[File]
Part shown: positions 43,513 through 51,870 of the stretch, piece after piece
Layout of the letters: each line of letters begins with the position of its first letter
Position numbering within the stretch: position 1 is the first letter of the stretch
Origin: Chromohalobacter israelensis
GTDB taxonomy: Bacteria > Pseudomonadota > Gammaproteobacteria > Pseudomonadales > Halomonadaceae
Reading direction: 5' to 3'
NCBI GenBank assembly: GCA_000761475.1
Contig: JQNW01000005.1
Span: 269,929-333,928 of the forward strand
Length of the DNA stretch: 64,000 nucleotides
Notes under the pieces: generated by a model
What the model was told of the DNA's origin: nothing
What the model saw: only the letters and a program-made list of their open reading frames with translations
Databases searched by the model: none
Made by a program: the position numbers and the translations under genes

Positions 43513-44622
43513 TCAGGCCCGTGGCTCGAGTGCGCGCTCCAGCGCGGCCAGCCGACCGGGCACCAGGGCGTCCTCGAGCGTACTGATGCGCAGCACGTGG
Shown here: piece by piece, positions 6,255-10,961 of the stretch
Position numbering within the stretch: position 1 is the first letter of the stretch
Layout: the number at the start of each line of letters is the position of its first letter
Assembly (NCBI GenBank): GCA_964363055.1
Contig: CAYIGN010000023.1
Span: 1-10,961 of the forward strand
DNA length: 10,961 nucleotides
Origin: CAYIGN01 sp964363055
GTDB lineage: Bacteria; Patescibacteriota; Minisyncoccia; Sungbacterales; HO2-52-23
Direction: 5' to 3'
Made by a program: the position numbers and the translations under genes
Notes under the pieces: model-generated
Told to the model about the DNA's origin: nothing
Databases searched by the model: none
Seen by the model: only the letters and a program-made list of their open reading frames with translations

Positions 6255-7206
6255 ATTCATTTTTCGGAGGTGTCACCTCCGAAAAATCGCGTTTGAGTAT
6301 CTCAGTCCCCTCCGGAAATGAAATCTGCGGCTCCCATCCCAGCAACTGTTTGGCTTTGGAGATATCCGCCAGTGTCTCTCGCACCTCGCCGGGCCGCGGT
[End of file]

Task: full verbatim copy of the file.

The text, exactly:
Part shown: positions 43,513 through 51,870 of the stretch, piece after piece
Layout of the letters: each line of letters begins with the position of its first letter
Position numbering within the stretch: position 1 is the first letter of the stretch
Origin: Chromohalobacter israelensis
GTDB taxonomy: Bacteria > Pseudomonadota > Gammaproteobacteria > Pseudomonadales > Halomonadaceae
Reading direction: 5' to 3'
NCBI GenBank assembly: GCA_000761475.1
Contig: JQNW01000005.1
Span: 269,929-333,928 of the forward strand
Length of the DNA stretch: 64,000 nucleotides
Notes under the pieces: generated by a model
What the model was told of the DNA's origin: nothing
What the model saw: only the letters and a program-made list of their open reading frames with translations
Databases searched by the model: none
Made by a program: the position numbers and the translations under genes

Positions 43513-44622
43513 TCAGGCCCGTGGCTCGAGTGCGCGCTCCAGCGCGGCCAGCCGACCGGGCACCAGGGCGTCCTCGAGCGTACTGATGCGCAGCACGTGG
Shown here: piece by piece, positions 6,255-10,961 of the stretch
Position numbering within the stretch: position 1 is the first letter of the stretch
Layout: the number at the start of each line of letters is the position of its first letter
Assembly (NCBI GenBank): GCA_964363055.1
Contig: CAYIGN010000023.1
Span: 1-10,961 of the forward strand
DNA length: 10,961 nucleotides
Origin: CAYIGN01 sp964363055
GTDB lineage: Bacteria; Patescibacteriota; Minisyncoccia; Sungbacterales; HO2-52-23
Direction: 5' to 3'
Made by a program: the position numbers and the translations under genes
Notes under the pieces: model-generated
Told to the model about the DNA's origin: nothing
Databases searched by the model: none
Seen by the model: only the letters and a program-made list of their open reading frames with translations

Positions 6255-7206
6255 ATTCATTTTTCGGAGGTGTCACCTCCGAAAAATCGCGTTTGAGTAT
6301 CTCAGTCCCCTCCGGAAATGAAATCTGCGGCTCCCATCCCAGCAACTGTTTGGCTTTGGAGATATCCGCCAGTGTCTCTCGCACCTCGCCGGGCCGCGGT